American Association for Cancer Research
00085472can181972-sup-204269_3_supp_5145609_pl7l2h.pdf (247.47 kB)

Supplementary Figure S5. Quantification of Western blot bands using Image J. from STING Promotes Homeostasis via Regulation of Cell Proliferation and Chromosomal Stability

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journal contribution
posted on 2023-03-31, 03:07 authored by Diana Rose E. Ranoa, Ryan C. Widau, Stephen Mallon, Akash D. Parekh, Claudia M. Nicolae, Xiaona Huang, Michael J. Bolt, Ainhoa Arina, Renate Parry, Stephen J. Kron, George-Lucian Moldovan, Nikolai N. Khodarev, Ralph R. Weichselbaum

The pixel units obtained for each protein band from Western gels shown in Main Figures 4B (A), 4C (B), 4D (C), and 4E (D) was normalized to the pixel units calculated from their respective b-Actin loading control. For phosphorylated proteins, we then quantified the fraction of phosphorylated proteins to the absolute total amount of protein (total protein + phosphorylated protein). For dose-dependent and stimulation assays, the variables tested were normalized to their respective wild-type unstimulated controls.


Ludwig Center for Metastasis Research

Virginia and Ludwig Foundation for Cancer Research

Lung Cancer Research Foundation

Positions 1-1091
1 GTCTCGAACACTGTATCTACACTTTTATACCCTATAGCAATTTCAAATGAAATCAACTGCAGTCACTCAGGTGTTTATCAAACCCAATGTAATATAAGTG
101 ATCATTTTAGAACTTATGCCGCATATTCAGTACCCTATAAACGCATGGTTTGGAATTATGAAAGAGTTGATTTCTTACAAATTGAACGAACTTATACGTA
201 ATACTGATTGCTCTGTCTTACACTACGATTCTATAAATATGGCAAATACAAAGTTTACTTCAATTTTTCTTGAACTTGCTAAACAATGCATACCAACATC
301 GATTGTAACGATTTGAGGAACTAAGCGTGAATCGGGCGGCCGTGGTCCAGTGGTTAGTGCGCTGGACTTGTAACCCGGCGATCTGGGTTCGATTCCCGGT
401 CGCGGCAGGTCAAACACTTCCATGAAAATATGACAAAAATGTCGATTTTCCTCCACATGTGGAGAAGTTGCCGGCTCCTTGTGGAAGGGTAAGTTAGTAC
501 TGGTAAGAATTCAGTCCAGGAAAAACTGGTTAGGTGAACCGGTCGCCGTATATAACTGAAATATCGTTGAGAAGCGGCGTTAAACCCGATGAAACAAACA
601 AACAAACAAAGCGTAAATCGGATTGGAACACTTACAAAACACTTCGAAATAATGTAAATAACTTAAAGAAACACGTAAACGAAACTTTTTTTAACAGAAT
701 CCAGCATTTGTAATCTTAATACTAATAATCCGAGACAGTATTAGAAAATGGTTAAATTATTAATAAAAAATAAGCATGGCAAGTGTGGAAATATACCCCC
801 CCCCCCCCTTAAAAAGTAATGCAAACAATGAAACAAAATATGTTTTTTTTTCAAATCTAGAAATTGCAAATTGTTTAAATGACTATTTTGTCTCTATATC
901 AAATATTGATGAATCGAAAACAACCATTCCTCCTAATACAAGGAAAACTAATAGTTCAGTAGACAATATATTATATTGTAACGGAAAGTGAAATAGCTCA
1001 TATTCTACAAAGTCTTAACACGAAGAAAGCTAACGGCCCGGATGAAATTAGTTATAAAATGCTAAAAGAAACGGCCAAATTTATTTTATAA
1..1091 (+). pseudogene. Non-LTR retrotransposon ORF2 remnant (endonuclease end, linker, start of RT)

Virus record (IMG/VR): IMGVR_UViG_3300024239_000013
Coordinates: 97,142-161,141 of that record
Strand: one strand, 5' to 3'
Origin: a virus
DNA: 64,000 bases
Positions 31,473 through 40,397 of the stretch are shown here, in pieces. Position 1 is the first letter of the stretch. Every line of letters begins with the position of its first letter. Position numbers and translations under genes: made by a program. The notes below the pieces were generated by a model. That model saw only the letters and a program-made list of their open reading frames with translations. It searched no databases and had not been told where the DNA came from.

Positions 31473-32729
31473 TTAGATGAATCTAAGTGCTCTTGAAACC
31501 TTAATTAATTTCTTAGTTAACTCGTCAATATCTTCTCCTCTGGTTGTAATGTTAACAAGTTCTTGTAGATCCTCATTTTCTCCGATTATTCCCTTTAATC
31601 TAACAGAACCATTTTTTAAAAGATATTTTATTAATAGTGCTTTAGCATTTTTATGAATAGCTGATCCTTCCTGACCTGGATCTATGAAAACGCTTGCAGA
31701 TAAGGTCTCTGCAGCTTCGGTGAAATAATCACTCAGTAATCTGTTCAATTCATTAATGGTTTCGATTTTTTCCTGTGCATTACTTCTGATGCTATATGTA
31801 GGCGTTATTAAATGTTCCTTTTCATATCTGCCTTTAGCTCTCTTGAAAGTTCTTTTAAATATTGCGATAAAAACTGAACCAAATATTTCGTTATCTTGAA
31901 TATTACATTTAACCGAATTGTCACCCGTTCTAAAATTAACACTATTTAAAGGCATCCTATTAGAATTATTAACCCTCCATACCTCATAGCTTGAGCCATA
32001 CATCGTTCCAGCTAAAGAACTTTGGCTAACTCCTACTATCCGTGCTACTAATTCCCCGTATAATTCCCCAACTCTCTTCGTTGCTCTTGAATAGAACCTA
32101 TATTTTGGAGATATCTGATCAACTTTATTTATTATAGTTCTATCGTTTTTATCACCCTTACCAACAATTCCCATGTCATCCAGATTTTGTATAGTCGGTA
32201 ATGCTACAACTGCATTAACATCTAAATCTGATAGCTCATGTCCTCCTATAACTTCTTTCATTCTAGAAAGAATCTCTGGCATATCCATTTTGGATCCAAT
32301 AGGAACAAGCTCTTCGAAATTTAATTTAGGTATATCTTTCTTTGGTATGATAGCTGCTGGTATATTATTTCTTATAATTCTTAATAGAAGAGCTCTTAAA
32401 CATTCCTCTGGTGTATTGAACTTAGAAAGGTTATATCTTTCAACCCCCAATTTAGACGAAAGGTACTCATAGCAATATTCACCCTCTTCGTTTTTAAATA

Given the integral role of stimulator of interferon genes (STING, TMEM173) in the innate immune response, its loss or impairment in cancer is thought to primarily affect antitumor immunity. Here we demonstrate a role for STING in the maintenance of cellular homeostasis through regulation of the cell cycle. Depletion of STING in human and murine cancer cells and tumors resulted in increased proliferation compared with wild-type controls. Microarray analysis revealed genes involved in cell-cycle regulation are differentially expressed in STINGko compared with WT MEFs. STING-mediated regulation of the cell cycle converged on NFκB- and p53-driven activation of p21. The absence of STING led to premature activation of cyclin-dependent kinase 1 (CDK1), early onset to S-phase and mitosis, and increased chromosome instability, which was enhanced by ionizing radiation. These results suggest a pivotal role for STING in maintaining cellular homeostasis and response to genotoxic stress. These findings provide clear mechanistic understanding of the role of STING in cell-cycle regulation, which may be exploited in cancer therapy because most normal cells express STING, while many tumor cells do not.See related commentary by Gius and Zhu, p. 1295